How to Get Your Class B CDL
The Complete Guide to Obtaining Your Class B CDL
Did you know that the average pay for owner-operator truck drivers is around $184k annually? Class B CDL training is affordable and can be completed quickly. A Class B is a commercial driver’s license (CDL) that allows a driver to operate a commercial vehicle weighing 26,001 pounds or heavier.
In this article, I am going to tell you everything you need to know about getting your Class B CDL, what you can expect to learn at a Class B license school. Completing Class B CDL training at a Class B license school is a good career move for those wanting to enter a field offering great pay and long-term job security.
The cost for Class B CDL training is inexpensive, and it’s the best method for learning how to get a Class B CDL. A good Class B CDL school provides job placement, which helps graduates find work in their chosen career field.
In the United States, you must possess a special class of driver’s license to operate a commercial vehicle. Getting a CDL requires you to pass a knowledge and a skills exam administered by your state of residence. The type of testing is specific to the type of CDL you wish to obtain.
There are three different types of CDLs: Class A, Class B, and Class C. Although there are similarities between each type, they are each different. Each class is defined by the gross vehicle weight rating (GVWR) of the vehicle you are licensed to drive. The endorsements you can obtain along with your CDL are also determined by CDL class.
Drivers who hold a Class B CDL can operate a vehicle with a GVWR of 26,001 pounds or more. They are also authorized to drive a vehicle towing another vehicle with a combined weight of up to 10,000 pounds.
In contrast, a Class A CDL allows you to drive multiple vehicles with a gross combination weight rating (GCWR) of 26,001 pounds or greater, including a towed vehicle that weighs more than 10,000 pounds. The types of vehicles you can tow will depend on the type of endorsements you obtain.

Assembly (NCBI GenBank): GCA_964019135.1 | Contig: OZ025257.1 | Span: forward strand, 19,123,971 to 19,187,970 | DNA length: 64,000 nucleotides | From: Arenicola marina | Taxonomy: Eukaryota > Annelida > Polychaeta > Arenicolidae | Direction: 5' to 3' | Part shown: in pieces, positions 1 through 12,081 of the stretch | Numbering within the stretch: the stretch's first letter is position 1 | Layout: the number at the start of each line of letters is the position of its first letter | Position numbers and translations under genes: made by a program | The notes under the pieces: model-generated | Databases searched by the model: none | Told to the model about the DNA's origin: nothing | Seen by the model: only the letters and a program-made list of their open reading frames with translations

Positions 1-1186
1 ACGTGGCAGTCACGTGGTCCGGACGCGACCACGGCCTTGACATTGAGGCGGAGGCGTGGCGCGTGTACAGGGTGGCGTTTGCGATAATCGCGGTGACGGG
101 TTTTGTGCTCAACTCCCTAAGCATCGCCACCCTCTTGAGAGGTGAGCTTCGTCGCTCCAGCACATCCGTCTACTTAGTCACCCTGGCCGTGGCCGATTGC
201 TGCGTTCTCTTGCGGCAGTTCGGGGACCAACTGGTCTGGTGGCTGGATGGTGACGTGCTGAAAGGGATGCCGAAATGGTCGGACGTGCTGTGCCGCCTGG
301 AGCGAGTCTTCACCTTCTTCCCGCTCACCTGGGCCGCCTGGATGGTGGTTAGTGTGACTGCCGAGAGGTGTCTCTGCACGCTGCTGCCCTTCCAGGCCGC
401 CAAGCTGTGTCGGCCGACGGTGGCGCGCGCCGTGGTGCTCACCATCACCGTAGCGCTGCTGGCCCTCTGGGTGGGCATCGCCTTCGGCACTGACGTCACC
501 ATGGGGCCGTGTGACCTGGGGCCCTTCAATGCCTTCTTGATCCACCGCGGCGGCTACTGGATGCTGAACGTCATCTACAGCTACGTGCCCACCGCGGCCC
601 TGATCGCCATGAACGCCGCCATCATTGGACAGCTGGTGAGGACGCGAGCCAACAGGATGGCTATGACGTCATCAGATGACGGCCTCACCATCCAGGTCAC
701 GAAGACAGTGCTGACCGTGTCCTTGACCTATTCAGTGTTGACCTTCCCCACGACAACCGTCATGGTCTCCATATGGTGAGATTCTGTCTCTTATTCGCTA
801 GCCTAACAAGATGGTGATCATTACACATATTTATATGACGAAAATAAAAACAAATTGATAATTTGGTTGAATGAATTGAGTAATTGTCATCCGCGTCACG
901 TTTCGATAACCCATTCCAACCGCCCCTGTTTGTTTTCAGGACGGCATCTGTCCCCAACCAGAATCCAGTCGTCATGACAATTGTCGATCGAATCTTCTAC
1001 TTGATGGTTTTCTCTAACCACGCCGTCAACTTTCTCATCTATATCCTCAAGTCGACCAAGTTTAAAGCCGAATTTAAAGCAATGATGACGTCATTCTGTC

A Class C CDL allows you to drive a commercial vehicle that does not meet the specifications for a Class A or Class B CDL. If you will be transporting 16 passengers (including yourself as the driver) or more or any hazardous materials as defined by the federal government, you will need a Class C CDL.
The main difference between a class A and a Class B commercial driver’s license is the size of the towed trailer. With certain endorsements and a Class B license, you may be able to drive the following Class B CDL trucks and buses:
- City buses
- Tourist buses
- School buses
- Segmented buses
- Dump trucks with small trailers attached
- Box trucks used for various deliveries
Potential endorsements you can obtain with your CDL include:
T: Doubles and Triples which requires you to pass a knowledge exam and is only an option if you are getting your Class A CDL.
P: Passenger Vehicles which requires a knowledge and a skills test and is available with all CDL class types.
N: Tank Vehicles which requires only a knowledge test and can be obtained with a Class A or Class B CDL.
H: Hazardous Materials which requires a knowledge test and the TSA Threat Assessment is available with all types of CDLs.
X: Tank Vehicle/Hazardous Materials Combination which has the same requirements as the Hazardous Materials Endorsement and can be obtained with a Class A and B CDL.
S: School Bus which requires a knowledge and a skills test and can be obtained with all CDL classes.